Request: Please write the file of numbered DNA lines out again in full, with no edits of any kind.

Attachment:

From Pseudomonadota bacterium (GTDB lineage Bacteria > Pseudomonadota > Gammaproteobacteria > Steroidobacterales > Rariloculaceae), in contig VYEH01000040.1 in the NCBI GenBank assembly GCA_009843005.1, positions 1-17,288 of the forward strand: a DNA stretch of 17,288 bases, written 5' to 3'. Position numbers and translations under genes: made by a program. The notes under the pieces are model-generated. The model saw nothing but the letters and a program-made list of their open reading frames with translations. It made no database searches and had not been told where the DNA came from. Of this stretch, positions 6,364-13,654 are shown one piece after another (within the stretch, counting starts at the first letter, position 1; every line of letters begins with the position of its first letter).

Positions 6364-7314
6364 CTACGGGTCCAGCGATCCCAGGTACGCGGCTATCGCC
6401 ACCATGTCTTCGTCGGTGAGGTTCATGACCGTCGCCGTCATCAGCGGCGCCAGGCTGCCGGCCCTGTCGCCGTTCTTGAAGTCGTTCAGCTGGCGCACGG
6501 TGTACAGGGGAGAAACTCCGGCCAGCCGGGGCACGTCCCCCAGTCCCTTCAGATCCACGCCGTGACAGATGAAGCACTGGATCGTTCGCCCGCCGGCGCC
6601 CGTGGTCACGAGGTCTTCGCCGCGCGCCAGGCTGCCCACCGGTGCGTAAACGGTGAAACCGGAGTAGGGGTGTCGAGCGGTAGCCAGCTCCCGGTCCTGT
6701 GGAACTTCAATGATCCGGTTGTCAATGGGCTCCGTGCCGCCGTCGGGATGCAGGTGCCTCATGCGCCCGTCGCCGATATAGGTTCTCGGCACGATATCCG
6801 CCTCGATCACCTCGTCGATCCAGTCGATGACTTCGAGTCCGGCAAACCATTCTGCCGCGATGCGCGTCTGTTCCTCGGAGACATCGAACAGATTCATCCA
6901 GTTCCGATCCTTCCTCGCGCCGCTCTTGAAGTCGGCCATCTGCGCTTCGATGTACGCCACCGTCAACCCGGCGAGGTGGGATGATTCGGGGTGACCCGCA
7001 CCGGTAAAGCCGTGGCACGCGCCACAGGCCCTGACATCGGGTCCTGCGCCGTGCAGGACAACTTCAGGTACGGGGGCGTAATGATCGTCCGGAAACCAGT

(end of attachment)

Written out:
From Pseudomonadota bacterium (GTDB lineage Bacteria > Pseudomonadota > Gammaproteobacteria > Steroidobacterales > Rariloculaceae), in contig VYEH01000040.1 in the NCBI GenBank assembly GCA_009843005.1, positions 1-17,288 of the forward strand: a DNA stretch of 17,288 bases, written 5' to 3'. Position numbers and translations under genes: made by a program. The notes under the pieces are model-generated. The model saw nothing but the letters and a program-made list of their open reading frames with translations. It made no database searches and had not been told where the DNA came from. Of this stretch, positions 6,364-13,654 are shown one piece after another (within the stretch, counting starts at the first letter, position 1; every line of letters begins with the position of its first letter).

Positions 6364-7314
6364 CTACGGGTCCAGCGATCCCAGGTACGCGGCTATCGCC
6401 ACCATGTCTTCGTCGGTGAGGTTCATGACCGTCGCCGTCATCAGCGGCGCCAGGCTGCCGGCCCTGTCGCCGTTCTTGAAGTCGTTCAGCTGGCGCACGG
6501 TGTACAGGGGAGAAACTCCGGCCAGCCGGGGCACGTCCCCCAGTCCCTTCAGATCCACGCCGTGACAGATGAAGCACTGGATCGTTCGCCCGCCGGCGCC
6601 CGTGGTCACGAGGTCTTCGCCGCGCGCCAGGCTGCCCACCGGTGCGTAAACGGTGAAACCGGAGTAGGGGTGTCGAGCGGTAGCCAGCTCCCGGTCCTGT
6701 GGAACTTCAATGATCCGGTTGTCAATGGGCTCCGTGCCGCCGTCGGGATGCAGGTGCCTCATGCGCCCGTCGCCGATATAGGTTCTCGGCACGATATCCG
6801 CCTCGATCACCTCGTCGATCCAGTCGATGACTTCGAGTCCGGCAAACCATTCTGCCGCGATGCGCGTCTGTTCCTCGGAGACATCGAACAGATTCATCCA
6901 GTTCCGATCCTTCCTCGCGCCGCTCTTGAAGTCGGCCATCTGCGCTTCGATGTACGCCACCGTCAACCCGGCGAGGTGGGATGATTCGGGGTGACCCGCA
7001 CCGGTAAAGCCGTGGCACGCGCCACAGGCCCTGACATCGGGTCCTGCGCCGTGCAGGACAACTTCAGGTACGGGGGCGTAATGATCGTCCGGAAACCAGT